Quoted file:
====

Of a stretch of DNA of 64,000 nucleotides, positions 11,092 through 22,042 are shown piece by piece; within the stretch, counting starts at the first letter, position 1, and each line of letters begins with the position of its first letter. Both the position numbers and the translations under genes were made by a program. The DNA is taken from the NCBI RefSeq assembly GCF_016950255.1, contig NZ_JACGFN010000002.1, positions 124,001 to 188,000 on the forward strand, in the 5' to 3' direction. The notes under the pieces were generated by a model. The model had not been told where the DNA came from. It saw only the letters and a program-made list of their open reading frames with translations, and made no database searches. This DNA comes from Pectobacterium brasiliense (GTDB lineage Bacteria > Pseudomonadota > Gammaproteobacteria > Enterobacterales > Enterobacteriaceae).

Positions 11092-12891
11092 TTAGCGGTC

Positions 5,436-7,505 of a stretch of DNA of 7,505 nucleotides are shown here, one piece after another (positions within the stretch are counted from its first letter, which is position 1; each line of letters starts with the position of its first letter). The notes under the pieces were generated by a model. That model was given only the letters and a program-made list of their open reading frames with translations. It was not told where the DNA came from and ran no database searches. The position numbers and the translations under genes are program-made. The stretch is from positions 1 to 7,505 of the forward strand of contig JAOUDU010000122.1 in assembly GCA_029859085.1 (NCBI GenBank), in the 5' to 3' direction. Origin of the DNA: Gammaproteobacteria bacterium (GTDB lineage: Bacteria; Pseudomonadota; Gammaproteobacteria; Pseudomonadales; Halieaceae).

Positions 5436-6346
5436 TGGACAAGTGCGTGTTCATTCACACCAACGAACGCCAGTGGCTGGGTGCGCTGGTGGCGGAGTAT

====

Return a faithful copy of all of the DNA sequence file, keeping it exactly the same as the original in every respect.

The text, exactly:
Of a stretch of DNA of 64,000 nucleotides, positions 11,092 through 22,042 are shown piece by piece; within the stretch, counting starts at the first letter, position 1, and each line of letters begins with the position of its first letter. Both the position numbers and the translations under genes were made by a program. The DNA is taken from the NCBI RefSeq assembly GCF_016950255.1, contig NZ_JACGFN010000002.1, positions 124,001 to 188,000 on the forward strand, in the 5' to 3' direction. The notes under the pieces were generated by a model. The model had not been told where the DNA came from. It saw only the letters and a program-made list of their open reading frames with translations, and made no database searches. This DNA comes from Pectobacterium brasiliense (GTDB lineage Bacteria > Pseudomonadota > Gammaproteobacteria > Enterobacterales > Enterobacteriaceae).

Positions 11092-12891
11092 TTAGCGGTC

Positions 5,436-7,505 of a stretch of DNA of 7,505 nucleotides are shown here, one piece after another (positions within the stretch are counted from its first letter, which is position 1; each line of letters starts with the position of its first letter). The notes under the pieces were generated by a model. That model was given only the letters and a program-made list of their open reading frames with translations. It was not told where the DNA came from and ran no database searches. The position numbers and the translations under genes are program-made. The stretch is from positions 1 to 7,505 of the forward strand of contig JAOUDU010000122.1 in assembly GCA_029859085.1 (NCBI GenBank), in the 5' to 3' direction. Origin of the DNA: Gammaproteobacteria bacterium (GTDB lineage: Bacteria; Pseudomonadota; Gammaproteobacteria; Pseudomonadales; Halieaceae).

Positions 5436-6346
5436 TGGACAAGTGCGTGTTCATTCACACCAACGAACGCCAGTGGCTGGGTGCGCTGGTGGCGGAGTAT